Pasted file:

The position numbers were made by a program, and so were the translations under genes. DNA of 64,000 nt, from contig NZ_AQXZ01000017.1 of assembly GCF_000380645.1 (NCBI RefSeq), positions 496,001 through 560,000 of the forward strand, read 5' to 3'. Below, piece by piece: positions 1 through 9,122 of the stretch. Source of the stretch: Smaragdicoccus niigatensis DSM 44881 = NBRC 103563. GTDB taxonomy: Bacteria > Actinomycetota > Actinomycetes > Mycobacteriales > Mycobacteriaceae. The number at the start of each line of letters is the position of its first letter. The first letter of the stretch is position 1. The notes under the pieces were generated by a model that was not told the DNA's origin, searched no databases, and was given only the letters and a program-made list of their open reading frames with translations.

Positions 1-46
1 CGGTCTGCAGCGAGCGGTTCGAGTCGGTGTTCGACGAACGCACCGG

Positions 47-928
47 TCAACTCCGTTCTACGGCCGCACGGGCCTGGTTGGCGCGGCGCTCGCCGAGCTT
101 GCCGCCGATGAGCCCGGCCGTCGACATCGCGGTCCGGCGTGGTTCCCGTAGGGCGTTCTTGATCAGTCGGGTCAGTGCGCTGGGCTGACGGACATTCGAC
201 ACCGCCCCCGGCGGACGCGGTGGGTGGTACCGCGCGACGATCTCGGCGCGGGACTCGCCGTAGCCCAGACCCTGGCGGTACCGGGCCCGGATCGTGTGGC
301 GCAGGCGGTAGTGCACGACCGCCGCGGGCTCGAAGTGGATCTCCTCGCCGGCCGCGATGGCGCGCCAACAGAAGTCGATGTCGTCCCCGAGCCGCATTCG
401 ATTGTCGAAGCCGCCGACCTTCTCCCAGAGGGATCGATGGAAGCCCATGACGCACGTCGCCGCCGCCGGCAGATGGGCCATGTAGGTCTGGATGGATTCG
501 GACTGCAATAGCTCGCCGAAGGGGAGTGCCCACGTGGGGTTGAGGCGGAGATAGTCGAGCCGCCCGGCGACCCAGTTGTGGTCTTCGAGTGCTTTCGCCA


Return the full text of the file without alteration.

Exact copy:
The position numbers were made by a program, and so were the translations under genes. DNA of 64,000 nt, from contig NZ_AQXZ01000017.1 of assembly GCF_000380645.1 (NCBI RefSeq), positions 496,001 through 560,000 of the forward strand, read 5' to 3'. Below, piece by piece: positions 1 through 9,122 of the stretch. Source of the stretch: Smaragdicoccus niigatensis DSM 44881 = NBRC 103563. GTDB taxonomy: Bacteria > Actinomycetota > Actinomycetes > Mycobacteriales > Mycobacteriaceae. The number at the start of each line of letters is the position of its first letter. The first letter of the stretch is position 1. The notes under the pieces were generated by a model that was not told the DNA's origin, searched no databases, and was given only the letters and a program-made list of their open reading frames with translations.

Positions 1-46
1 CGGTCTGCAGCGAGCGGTTCGAGTCGGTGTTCGACGAACGCACCGG

Positions 47-928
47 TCAACTCCGTTCTACGGCCGCACGGGCCTGGTTGGCGCGGCGCTCGCCGAGCTT
101 GCCGCCGATGAGCCCGGCCGTCGACATCGCGGTCCGGCGTGGTTCCCGTAGGGCGTTCTTGATCAGTCGGGTCAGTGCGCTGGGCTGACGGACATTCGAC
201 ACCGCCCCCGGCGGACGCGGTGGGTGGTACCGCGCGACGATCTCGGCGCGGGACTCGCCGTAGCCCAGACCCTGGCGGTACCGGGCCCGGATCGTGTGGC
301 GCAGGCGGTAGTGCACGACCGCCGCGGGCTCGAAGTGGATCTCCTCGCCGGCCGCGATGGCGCGCCAACAGAAGTCGATGTCGTCCCCGAGCCGCATTCG
401 ATTGTCGAAGCCGCCGACCTTCTCCCAGAGGGATCGATGGAAGCCCATGACGCACGTCGCCGCCGCCGGCAGATGGGCCATGTAGGTCTGGATGGATTCG
501 GACTGCAATAGCTCGCCGAAGGGGAGTGCCCACGTGGGGTTGAGGCGGAGATAGTCGAGCCGCCCGGCGACCCAGTTGTGGTCTTCGAGTGCTTTCGCCA